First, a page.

Updated Mar 15, 2023 - Economy

Survey: CEO optimism was on the rise before Silicon Valley Bank meltdown

Business Roundtable CEO Economic Outlook Index
Data: Business Roundtable; Chart: Axios Visuals

Corporate America started the year slightly more optimistic about the economy, and had plans to hire and spend at rates that would keep growth humming, according to a survey of more than 100 chief executives of America's biggest companies by the Business Roundtable (BRT).

Why it matters: Executives' outlook suggests the U.S. is not plunging into a recession. But it does imply slow growth and wariness around hiring, sales and capital spending.

  • That aligns with what other data is showing. Hiring is strong, and economic activity is still holding up. But the risks that may ultimately emerge from the Fed's aggressive tightening campaign to whip high inflation may be only starting to become apparent.
  • However, CEOs were polled before the Silicon Valley Bank meltdown. It is too early to say whether the banking troubles will result in constrained credit or a broader loss of business confidence.

What they're saying: "This quarter's survey reflects continued caution resulting from high inflation and the policy measures the Federal Reserve is implementing to bring it under control," said Mary Barra, General Motors CEO and BRT chair, in a statement.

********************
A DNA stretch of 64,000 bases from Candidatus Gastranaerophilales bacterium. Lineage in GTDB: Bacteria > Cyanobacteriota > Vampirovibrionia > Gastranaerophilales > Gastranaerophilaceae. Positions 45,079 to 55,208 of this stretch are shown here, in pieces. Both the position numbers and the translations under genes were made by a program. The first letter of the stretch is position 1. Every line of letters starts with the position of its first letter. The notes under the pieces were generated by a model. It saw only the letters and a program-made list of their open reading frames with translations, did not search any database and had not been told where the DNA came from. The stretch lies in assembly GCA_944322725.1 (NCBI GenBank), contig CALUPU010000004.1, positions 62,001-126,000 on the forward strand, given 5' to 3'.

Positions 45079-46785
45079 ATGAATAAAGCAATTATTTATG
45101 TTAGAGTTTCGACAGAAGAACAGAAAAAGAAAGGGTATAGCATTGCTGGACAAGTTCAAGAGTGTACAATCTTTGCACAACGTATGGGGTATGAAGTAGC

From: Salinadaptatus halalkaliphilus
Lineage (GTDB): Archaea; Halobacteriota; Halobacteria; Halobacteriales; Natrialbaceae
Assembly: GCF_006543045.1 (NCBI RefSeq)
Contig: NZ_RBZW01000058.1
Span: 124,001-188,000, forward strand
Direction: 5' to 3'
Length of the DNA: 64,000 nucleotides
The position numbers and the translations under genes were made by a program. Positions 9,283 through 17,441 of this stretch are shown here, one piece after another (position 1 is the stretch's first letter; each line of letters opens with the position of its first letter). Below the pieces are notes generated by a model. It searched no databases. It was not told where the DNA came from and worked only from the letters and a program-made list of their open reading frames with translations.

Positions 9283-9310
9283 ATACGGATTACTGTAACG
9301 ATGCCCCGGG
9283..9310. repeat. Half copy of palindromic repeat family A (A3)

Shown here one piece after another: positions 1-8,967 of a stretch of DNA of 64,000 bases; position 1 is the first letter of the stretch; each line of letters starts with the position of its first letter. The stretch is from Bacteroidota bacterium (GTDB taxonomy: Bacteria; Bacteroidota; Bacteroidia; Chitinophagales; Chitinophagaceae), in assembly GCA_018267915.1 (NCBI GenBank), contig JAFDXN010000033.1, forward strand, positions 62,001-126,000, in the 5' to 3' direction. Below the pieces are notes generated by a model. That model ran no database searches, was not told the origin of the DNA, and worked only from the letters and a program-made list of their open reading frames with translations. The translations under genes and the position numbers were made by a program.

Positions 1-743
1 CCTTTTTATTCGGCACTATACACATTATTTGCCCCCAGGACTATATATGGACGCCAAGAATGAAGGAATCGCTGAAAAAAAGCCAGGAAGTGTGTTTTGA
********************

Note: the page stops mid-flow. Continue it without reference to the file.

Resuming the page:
By the numbers: The latest CEO Economic Outlook Index, compiled by Business Roundtable, rose 6 points. That modest uptick is the first increase since the final quarter of 2021.

  • The CEOs expected the economy to grow 1.4% this year, below the long-term trend in the U.S., but not the kind of contraction you would expect to see in a recession.
  • Sub-indices that measure expectations for hiring and company sales over the next six months edged up. Some 68% of the CEOs expect higher sales this year, compared to 62% in late 2022.
  • A gauge of capital spending plans dipped slightly.

Where it stands: CEOs were polled between Feb. 8 and March 8, a period that included a run of hot data showing strong jobs and consumer spending figures, and more persistent inflation pressures.

The bottom line: For now, CEOs are not slamming the brakes on the type of activity that underpins the economy, including hiring and capital investments. But the survey suggests they are moving more prudently as a slew of risks — including a potential debt ceiling battle — loom.

  • "While the U.S. economy remains resilient, CEOs are cautiously approaching the next six months," said Joshua Bolten, the BRT's CEO, in a statement.
  • "Our members have been clear that the full faith and credit of the United States should not be put at risk and that we should take steps to address growing deficits and debt."

Editor's note: This story was updated with additional details.

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